This was my great-grandmother’s desk, and it’s been a trusty (and endearingly battered!) comrade from my girlhood. Here I’ve written papers, spun stories, scribbled in my journal and occasionally bowed my head in an obstinate bout of writer’s block. I love every scratch and watermark on its surface.

My desk is flanked by two very important likenesses. On the right is my great-great grandmother’s wedding portrait. She was lovely, and, from all accounts, the kindest and gentlest of women. What’s more, she’s my namesake.


To the left is one of the dearest things I own: a watercolor of my Daddy, painted by my sister. She gave it to me this Christmas, and every time I see it I’m overwhelmed with how well she captured him. When I’m working at my desk I have only to glance up to remember how much he loves me.

I should mention here that other walls in my shop are graced with original works of art painted by my ridiculously talented sister, both for my limited-release run of Kilmeny of the Orchard, as well as my cherished upcoming project, Poesy. I’ve tried to keep those out of the pictures somewhat, so as not to spoil the surprise…

The book I keep on my desk is Carlyle’s Essay on Burns, simply because Daddy loved them both. And on top of that is a tiny Victorian brooch that Philip dug up in the yard with the metal detector–in the very shape of the Low Door swallow. (I couldn’t help thinking that was pretty significant.)

And in case anyone’s wondering, the framed picture on my desk is Davy Vanauken.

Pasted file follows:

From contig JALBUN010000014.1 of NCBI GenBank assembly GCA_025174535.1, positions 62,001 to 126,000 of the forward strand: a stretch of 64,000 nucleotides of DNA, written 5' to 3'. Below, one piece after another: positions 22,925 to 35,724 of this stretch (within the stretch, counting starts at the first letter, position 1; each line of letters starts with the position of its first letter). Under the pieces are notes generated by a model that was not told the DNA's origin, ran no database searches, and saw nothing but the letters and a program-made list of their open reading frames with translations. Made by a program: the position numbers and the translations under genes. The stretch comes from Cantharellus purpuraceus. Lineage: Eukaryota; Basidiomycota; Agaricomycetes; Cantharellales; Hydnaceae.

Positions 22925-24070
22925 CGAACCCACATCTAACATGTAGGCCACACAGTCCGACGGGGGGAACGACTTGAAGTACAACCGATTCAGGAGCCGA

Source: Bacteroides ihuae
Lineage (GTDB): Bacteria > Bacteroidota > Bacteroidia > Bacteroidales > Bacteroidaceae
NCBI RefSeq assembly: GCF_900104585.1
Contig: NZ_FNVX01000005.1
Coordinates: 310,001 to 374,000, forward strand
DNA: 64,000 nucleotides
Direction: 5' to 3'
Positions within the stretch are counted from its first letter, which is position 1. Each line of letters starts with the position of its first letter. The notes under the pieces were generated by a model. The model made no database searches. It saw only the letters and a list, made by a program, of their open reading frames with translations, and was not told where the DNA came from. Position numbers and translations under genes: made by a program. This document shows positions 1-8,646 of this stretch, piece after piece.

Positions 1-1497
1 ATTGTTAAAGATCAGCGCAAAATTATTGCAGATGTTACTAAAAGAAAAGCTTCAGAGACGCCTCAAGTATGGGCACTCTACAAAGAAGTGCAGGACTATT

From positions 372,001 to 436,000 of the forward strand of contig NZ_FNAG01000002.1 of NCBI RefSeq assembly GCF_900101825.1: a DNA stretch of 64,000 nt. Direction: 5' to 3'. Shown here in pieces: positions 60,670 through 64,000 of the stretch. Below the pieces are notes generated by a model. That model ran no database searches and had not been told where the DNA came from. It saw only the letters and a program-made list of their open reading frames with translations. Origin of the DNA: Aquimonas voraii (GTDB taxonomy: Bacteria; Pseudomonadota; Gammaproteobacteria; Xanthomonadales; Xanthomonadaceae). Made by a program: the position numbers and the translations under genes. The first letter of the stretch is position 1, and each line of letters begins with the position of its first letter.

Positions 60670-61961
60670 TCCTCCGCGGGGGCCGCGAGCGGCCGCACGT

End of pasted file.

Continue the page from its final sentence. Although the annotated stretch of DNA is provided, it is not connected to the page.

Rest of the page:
Here’s one of the things I absolutely love about my room: there is not a single thing in it that does not belong and does not mean something to me. In a way, this space has been years in the making, as I’ve learned to prioritize creativity and make peace with my calling. But in another way, this room represents the work of generations. I’ve always felt a vivid connection to my heritage, and the men and women who have loved and worked and prayed and made sacrifices before my little appearance in history. Oft-repeated family stories have made my ancestors so alive to me that I cannot really contemplate my life out of the context of theirs, and I’m firmly convinced that a lot of the blessings I enjoy today are a direct result of the faithfulness of generations past. I also come from a family that keeps everything, so I’m blessed to have a few tangible connections to my people that make their story a part of my everyday life. Take this old chest, and the mirror above it, now appropriated as my book-packing station. It’s not much to took at, and every single drawer has its own unique requirements for opening and closing with (relative) ease. It was painted black somewhere along the way, and one of the feet comes off when you lift it. But this chest came out of the burning of Atlanta with my great-great-great grandparents during the Civil War. There’s even a crack down one side to tell the story of how it bounced off the oxcart and had to be retrieved in the midst of such fear and haste. I don’t wrap a single book to be mailed without at least a passing thought of those gritty, brave, determined people of mine.